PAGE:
Lawrence illuminates the illusions of retouched photos

Retouching photos sounds harmless, but when it completely alters one’s appearance, it can be damaging — just as Iskra Lawrence.

According to HuffPost, the Aerie model recently took to Instagram to share a side-by-side photo of herself; wearing nothing but lingerie, Lawrence not only looks flawless, she also doesn’t even look like herself. Although HuffPost says Lawrence noted she was a few sizes smaller in the photos anyway, the point still remains: Photoshop can produce completely unrealistic results.

“That smooth a$$ skin? Not mine ― a computer programme did that. The full thick hair ― extensions,” she wrote, according to HuffPost. “…Waist + legs + arms slimmed with a photoshop tool. No eye bags, well actually no nothing that makes me resemble the real me. And the WORST thing about it… I WANTED TO LOOK LIKE THIS!!!”

Sharing that at the time, she thought that “I had ‘perfected’ images (like the ones I saw of other models) that I would book more jobs” and thus she would be “happy and successful,” HuffPost says Lawrence revealed that the images were ultimately damaging to her psyche.

“In reality seeing retouched images of myself gave me even more insecurities and body image issues because I couldn’t even look like or relate to the image of myself!” she wrote.

So what did the body positivity advocate learn?

“What’s real is YOU, your imperfectly perfect self that’s what makes you magical, unique and beautiful.”

Amen to that.




Body-positive documentary to air June 21

TV is about to get a little more body positive, thanks to a brand-new documentary.

According to Glamour, a documentary called Straight/Curve will make its debut on EPIX on June 21. The film, which Glamour says “aims to redefine the beauty and size standards enforced by the fashion industry,” features prominent models like Iskra Lawrence, Denise Bidot and Charli Howard, all in an attempt to change the fashion industry.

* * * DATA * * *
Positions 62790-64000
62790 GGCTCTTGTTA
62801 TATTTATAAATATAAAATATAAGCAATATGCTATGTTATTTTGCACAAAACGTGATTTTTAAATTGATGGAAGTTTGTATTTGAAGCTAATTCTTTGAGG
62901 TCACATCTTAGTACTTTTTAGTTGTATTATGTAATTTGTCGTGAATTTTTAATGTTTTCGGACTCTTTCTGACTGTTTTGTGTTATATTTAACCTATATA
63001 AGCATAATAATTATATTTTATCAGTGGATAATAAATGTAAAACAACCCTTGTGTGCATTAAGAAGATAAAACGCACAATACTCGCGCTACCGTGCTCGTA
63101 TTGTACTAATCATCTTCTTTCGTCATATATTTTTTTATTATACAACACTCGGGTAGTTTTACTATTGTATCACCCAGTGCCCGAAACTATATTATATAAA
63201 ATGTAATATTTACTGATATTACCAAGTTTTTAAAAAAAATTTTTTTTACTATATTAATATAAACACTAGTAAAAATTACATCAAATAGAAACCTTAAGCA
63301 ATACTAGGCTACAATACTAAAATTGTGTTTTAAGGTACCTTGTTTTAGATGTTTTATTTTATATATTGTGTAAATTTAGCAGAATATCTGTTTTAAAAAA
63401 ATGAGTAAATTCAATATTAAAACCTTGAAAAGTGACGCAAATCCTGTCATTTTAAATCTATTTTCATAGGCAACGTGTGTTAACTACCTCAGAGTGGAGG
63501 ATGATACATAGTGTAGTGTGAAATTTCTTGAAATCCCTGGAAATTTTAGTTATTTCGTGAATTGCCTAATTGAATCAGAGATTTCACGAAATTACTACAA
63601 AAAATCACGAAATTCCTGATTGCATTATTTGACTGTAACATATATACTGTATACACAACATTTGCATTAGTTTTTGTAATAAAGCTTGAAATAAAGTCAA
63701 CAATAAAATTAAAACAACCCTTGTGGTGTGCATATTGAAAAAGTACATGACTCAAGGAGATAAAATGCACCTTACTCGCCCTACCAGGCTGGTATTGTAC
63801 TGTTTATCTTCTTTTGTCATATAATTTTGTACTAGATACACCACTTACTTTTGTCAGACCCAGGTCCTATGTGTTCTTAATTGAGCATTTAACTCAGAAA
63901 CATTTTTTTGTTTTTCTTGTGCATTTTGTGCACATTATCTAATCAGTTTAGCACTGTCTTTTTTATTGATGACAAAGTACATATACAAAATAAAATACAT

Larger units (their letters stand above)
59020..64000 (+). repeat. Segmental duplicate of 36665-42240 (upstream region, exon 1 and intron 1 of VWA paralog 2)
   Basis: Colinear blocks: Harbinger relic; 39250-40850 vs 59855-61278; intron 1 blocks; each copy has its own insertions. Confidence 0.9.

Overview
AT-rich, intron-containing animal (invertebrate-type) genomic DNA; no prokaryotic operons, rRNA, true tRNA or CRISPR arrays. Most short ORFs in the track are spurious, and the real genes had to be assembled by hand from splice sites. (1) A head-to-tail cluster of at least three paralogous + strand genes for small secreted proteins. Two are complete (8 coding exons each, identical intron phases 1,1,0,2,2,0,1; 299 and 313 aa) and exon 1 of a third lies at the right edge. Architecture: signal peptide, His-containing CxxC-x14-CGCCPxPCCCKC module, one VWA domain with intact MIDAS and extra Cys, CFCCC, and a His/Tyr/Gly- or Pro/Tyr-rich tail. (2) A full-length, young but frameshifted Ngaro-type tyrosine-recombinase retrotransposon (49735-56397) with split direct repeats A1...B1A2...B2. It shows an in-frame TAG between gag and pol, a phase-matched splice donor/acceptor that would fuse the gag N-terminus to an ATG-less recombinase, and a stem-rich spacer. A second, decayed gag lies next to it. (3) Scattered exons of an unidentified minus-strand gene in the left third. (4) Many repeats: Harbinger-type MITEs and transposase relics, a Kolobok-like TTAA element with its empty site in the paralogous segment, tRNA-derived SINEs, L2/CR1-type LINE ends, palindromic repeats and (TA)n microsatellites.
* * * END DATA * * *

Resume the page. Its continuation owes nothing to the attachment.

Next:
Sharing their own struggles with body image issues, Glamour reports director Jenny McQuaile said the models help to shed light on a complex fashion environment, as the film examines “the misconceptions around health and size, body shame, the lack of diversity in fashion and media, and the limited scope of education in fashion schools, among other issues.”

Glamour also notes that the film features “Project Runway‘s Tim Gunn, and Chromat designer Becca McCharen, as well as Claire Mysko, CEO of the National Eating Disorders Association—all of whom are important in rounding out this conversation.”

Catch the film at 8 p.m. on EPIX on June 21.


All woman, all the time

Models of all sizes were front and center of a brand new campaign, and it’s proving that all sizes, shapes and figures have a place at the fore of the fashion industry — and in the world at large.

According to POPSUGAR, the All Woman Project — co-founded by models Charli Howard and Clementine Desseaux — recently convened some of the freshest faces in the modeling world for a photoshoot to advance their mission of body positivity and diversity, which included Aerie alum Iskra Lawrence, as well as model Denise Bidot.